Science not only involves a lot of technical know-how, but also a great deal of creativity and imagination. Often science and art are seen as opposites, which can’t be further from the truth. Worst case, they complement each other. For one, art may actually be the best way to communicate science to those who have yet to take a class or lacked an inspired influence in its due time. Take for instance Kaycie Dunlap‘s graduate thesis called Elements – Experiments in Character Design. For her project Kaycie decided to make us of her passion for character design to give chemistry a more humane look. So she ambitiously sketched by hand a witty character for every 112 chemical elements from the period table.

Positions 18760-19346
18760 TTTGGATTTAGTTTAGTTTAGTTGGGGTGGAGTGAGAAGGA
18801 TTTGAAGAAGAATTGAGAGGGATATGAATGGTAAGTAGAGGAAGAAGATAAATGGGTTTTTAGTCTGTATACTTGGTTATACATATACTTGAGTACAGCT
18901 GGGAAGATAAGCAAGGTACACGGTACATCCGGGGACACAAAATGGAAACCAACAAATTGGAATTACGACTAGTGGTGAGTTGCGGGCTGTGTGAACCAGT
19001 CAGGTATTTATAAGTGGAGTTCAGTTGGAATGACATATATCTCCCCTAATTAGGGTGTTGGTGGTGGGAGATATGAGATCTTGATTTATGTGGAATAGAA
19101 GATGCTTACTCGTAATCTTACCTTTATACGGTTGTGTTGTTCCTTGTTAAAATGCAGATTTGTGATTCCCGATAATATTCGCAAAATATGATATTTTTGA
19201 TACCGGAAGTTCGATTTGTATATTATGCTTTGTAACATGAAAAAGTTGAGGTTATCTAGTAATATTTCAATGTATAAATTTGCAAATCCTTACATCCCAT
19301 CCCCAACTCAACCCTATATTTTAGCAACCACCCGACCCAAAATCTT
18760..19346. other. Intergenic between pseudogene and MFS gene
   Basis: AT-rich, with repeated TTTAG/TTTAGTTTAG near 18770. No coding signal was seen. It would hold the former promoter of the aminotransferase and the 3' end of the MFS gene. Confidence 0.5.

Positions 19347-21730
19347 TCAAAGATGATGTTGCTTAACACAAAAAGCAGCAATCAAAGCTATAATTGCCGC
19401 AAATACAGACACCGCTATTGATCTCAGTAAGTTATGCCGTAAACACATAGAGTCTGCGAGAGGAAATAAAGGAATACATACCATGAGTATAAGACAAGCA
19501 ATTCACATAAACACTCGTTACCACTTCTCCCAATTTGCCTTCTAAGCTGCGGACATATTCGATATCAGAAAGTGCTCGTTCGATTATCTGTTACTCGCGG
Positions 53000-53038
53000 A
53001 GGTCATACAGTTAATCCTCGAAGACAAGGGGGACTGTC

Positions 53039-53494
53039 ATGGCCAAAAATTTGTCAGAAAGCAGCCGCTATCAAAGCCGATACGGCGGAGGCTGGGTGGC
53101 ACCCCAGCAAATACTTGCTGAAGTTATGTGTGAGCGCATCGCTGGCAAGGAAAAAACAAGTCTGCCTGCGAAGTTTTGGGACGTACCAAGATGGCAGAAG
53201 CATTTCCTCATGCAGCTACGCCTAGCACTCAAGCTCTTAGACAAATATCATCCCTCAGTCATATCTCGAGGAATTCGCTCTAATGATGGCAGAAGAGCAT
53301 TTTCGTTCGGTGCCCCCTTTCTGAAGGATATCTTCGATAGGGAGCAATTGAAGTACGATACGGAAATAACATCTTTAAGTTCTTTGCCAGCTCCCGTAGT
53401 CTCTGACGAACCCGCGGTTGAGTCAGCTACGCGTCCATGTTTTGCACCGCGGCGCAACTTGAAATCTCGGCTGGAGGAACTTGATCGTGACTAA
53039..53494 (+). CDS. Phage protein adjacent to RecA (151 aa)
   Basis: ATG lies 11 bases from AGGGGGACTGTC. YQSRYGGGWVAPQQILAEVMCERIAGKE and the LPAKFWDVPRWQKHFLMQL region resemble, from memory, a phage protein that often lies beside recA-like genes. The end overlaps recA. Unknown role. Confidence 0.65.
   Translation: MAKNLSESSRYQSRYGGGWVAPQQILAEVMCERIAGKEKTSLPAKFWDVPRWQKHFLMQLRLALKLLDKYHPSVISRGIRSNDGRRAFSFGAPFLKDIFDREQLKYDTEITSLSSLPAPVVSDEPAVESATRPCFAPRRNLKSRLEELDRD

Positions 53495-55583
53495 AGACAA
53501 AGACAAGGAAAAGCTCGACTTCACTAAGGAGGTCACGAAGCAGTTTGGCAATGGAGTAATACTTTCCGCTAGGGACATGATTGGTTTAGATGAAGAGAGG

For some elements, Kaycie was inspired by her friends, while others were inspired by celebrities. For instance, Freddy Mercury is showcased for Mercury.
“An artist from birth, I was the kid who drew in a class all the time. This phase perpetuated well into art school – where it was actually OK to draw in class! As senior year approached, they encouraged us to come up with an idea for our thesis that combined everything we’d learned at school and gave insight as to who we were and what inspired us. Drawn in pencil and colored in Photoshop, I took my first love – characters – and combined it with a strong idea to create these 112 illustrations,” Kaycie wrote on BoredPanda.
Kaycie is now working on linking all these characters under a common story, which might turn into a comic or even an animation.
The remaining six elements from the periodic table which haven’t been illustrated (yet) are Ununtrium, Flerovium, Ununpentium, Livermorium, Ununseptium, Ununonctium.
If you’d like these in print, Kaycie turned her project into a deck of flash cards. Each card includes an element image on the front and its atomic weight, density, and fun fact on the back. You can order your own deck for $35.